Guidelines for Inducting New Staff into Departments and Sections.


1. Introduction

For the purpose of these guidelines Induction is defined as:

A range of practices designed to ease the entry of staff to the University, department or new work role, and to equip them to operate effectively within them.

Induction is therefore not a one-off event for employees new to the university but an on-going process of formal and informal activities that take place whenever individuals experience changes in their employment and work responsibilities. There are a number of institutional induction processes (see below) provided on a formal basis but these are not a substitute for induction into a local area or a particular job.

These guidelines are intended to help departments, sections and services develop approaches to induction that are effective in helping individuals make the transition to their new jobs and are also in keeping with the cultures of those departments. The point about departmental cultures is an important one. Over the years departments will have developed ground rules and ways of working that are often unwritten and implicit. New members of staff who are ignorant of them may find they have unwittingly gone about matters in the 'wrong' way and trodden on someone's toes. At the same time, new entrants bring with them a wealth of talent and experience that can enrich a department's culture and improve practices.

The paper covers:-

- University-level induction practices
- Department-level induction
- Health & Safety induction - department responsibilities
- Mentoring
- Checklists - please note that the Safety checklist must be completed for each new member of staff

2. Institutional induction practices.

Introduction to the University

This is an opportunity for the University to give a formal welcome to new staff. It is a half-day session occurring 2/3 times a term and involves a wide range of contributors and locations within the University. It is open to all new staff who are sent formal letters of invitation. Topics covered include:

It should be noted that not all new staff are able to attend these sessions, which underlines the importance of effective induction at departmental and sectional level. The University has a legal duty to ensure that adequate information, instruction and training on Health and Safety are given to all employees. The introduction to the university session includes general safety information and practical instruction. If a new member of staff is not able to attend one of these sessions, similar information and instruction must be given within the department. Consequently, Heads of departments are advised to give positive encouragement to attend the introduction to the university session and to ensure that new employees are not prevented from attending by pressures of departmental duties.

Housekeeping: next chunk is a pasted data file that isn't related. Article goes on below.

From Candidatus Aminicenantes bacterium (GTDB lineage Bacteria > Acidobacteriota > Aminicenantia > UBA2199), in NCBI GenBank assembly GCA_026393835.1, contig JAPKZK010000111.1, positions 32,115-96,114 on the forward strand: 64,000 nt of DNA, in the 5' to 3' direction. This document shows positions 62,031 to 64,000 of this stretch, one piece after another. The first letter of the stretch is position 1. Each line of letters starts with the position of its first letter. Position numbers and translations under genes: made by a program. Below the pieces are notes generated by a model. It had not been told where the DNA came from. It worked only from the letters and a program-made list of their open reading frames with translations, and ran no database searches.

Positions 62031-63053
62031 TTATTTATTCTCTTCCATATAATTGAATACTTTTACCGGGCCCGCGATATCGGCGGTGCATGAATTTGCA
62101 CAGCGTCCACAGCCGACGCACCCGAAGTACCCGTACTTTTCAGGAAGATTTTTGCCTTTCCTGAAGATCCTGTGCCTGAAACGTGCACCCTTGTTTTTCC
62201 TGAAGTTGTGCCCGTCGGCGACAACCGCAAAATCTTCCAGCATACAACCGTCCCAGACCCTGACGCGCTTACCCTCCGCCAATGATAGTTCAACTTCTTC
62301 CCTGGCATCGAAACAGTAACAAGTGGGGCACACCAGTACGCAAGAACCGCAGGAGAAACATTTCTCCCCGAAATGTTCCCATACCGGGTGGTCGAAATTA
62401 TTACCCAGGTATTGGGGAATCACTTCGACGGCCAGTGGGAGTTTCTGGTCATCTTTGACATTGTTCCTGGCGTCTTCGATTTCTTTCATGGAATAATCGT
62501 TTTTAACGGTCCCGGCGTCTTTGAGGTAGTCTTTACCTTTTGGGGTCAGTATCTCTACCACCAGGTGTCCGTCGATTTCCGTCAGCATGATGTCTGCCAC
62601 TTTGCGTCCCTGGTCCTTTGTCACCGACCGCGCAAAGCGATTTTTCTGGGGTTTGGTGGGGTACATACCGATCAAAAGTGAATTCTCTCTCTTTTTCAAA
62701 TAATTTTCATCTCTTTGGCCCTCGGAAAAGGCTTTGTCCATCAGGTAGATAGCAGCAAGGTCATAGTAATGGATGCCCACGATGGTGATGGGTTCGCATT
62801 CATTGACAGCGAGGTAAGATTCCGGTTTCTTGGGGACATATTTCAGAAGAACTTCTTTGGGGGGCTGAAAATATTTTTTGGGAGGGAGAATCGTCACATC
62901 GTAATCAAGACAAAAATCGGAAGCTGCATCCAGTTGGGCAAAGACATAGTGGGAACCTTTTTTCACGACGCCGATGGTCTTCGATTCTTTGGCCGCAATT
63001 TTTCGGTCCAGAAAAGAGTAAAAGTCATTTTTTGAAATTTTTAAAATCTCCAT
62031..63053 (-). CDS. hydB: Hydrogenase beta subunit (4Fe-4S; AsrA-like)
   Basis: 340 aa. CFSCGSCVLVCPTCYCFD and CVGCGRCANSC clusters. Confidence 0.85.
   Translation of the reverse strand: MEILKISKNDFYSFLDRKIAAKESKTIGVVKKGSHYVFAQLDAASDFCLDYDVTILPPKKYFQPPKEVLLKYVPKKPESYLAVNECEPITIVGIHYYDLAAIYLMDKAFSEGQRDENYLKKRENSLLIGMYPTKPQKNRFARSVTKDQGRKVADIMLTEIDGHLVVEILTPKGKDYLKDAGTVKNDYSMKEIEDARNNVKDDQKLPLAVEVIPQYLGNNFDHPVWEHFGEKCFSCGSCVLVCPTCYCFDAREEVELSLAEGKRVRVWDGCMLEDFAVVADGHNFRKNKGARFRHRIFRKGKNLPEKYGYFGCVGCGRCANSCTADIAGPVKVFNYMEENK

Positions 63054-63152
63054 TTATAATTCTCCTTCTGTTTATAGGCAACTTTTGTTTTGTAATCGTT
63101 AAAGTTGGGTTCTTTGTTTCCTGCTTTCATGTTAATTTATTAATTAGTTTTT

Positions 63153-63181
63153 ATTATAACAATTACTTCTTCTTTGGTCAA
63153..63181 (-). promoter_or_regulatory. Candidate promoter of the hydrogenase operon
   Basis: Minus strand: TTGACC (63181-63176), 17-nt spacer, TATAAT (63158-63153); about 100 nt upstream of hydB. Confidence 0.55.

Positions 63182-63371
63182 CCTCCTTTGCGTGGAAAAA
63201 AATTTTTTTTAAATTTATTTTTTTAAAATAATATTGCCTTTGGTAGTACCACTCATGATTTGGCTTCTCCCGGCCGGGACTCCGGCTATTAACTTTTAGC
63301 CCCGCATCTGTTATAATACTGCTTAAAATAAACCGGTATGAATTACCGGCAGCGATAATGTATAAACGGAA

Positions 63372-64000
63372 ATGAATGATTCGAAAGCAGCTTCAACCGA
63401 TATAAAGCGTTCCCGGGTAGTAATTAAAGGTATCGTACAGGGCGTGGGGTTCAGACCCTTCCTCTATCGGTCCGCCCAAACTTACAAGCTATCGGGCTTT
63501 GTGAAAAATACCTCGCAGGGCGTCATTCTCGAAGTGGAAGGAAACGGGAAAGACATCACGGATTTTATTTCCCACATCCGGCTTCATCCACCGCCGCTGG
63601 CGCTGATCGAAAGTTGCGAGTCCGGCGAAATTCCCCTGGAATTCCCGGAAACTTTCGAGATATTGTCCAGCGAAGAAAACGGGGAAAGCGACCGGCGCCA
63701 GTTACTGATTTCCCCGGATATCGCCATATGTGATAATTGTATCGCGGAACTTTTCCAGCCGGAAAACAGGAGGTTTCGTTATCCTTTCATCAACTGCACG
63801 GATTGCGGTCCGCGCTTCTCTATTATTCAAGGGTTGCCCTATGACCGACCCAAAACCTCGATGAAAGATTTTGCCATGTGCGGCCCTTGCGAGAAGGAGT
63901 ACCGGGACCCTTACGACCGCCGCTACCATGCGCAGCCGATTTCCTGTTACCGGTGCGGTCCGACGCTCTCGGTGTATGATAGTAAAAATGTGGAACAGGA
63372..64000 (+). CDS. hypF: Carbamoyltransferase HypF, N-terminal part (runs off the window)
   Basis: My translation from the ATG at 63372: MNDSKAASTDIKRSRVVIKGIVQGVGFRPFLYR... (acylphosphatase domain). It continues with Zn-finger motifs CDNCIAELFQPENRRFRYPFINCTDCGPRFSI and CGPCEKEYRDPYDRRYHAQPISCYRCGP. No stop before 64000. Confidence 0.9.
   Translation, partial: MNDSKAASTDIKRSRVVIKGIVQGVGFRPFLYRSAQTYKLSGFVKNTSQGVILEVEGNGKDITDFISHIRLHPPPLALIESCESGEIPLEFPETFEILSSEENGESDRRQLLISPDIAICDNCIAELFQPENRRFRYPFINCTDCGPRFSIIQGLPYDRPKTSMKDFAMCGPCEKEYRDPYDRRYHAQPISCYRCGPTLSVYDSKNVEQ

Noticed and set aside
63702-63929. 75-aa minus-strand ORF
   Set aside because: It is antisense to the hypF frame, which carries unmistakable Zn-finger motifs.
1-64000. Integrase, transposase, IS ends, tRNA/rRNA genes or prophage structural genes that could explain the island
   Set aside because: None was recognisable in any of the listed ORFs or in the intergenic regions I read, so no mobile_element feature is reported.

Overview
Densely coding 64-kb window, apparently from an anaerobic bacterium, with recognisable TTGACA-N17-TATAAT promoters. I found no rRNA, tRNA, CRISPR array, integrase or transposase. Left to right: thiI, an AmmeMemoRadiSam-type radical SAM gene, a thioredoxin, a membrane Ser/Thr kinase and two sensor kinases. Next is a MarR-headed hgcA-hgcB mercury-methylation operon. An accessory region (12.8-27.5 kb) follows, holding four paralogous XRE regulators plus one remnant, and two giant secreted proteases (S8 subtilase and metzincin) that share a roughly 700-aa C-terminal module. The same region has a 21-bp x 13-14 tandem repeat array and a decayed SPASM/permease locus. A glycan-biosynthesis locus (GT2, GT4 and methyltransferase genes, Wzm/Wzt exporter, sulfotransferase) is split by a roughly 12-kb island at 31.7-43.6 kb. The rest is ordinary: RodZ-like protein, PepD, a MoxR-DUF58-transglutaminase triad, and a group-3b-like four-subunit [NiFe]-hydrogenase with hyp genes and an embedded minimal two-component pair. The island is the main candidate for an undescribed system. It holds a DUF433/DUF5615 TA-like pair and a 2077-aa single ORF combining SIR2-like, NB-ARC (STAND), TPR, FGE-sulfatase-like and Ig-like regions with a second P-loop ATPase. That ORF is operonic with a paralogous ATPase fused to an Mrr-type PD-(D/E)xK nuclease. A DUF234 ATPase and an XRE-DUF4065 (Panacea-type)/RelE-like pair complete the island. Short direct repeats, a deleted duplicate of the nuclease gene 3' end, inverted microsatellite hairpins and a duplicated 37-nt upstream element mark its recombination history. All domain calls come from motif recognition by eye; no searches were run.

Orientation Handbook

This is sent to all new staff on appointment and gives information on University organisation and policies, support structures for staff, social and recreational activities, and campus facilities.

3. Departmental induction.

To help new entrants integrate into the department a structured approach is needed to ensure that appropriate information and support is available. Departments will find it helpful to construct their own induction checklists for use with new staff, and the Safety Induction checklist below can be used or adapted according to the needs and priorities of the department.

Ensuring the health and safety of the new entrant is of critical importance, and heads of department and other managers have a legal obligation to provide key health and safety information and training early on in the induction process. The University, as employer, is required by law to ensure this happens by monitoring health and safety induction practices in all areas. To facilitate this, departments, sections and other units must use the Safety Induction Checklist as the basis for their inductions. Signed copies of the completed list should be retained by the Department and will be monitored by the Safety Office as part of the regular Departmental Safety Audit.

Formal induction practices are important but do not meet all the needs of new entrants. The best sources of information on those needs are the individuals themselves, and it is important that departmental heads and managers provide opportunities for informal progress meetings during the initial induction period. Nor do formal procedures effectively convey the subtleties of the culture of a particular department and the unwritten (and sometimes unstated) practices. Such information is often best acquired informally, over time, through discussion with managers and colleagues and in work practice. Mentoring or 'buddying' systems using the knowledge of experienced colleagues are particularly helpful. For new academic staff in their probationary period access to a mentor is already a standard practice, and its extension on an informal basis to all new staff would help them adapt to the department.

4. Devising Departmental Induction: key questions to consider.


(James Howard)
Review Date Jun 2014

Lancaster University
LancasterLA1 4YW United Kingdom
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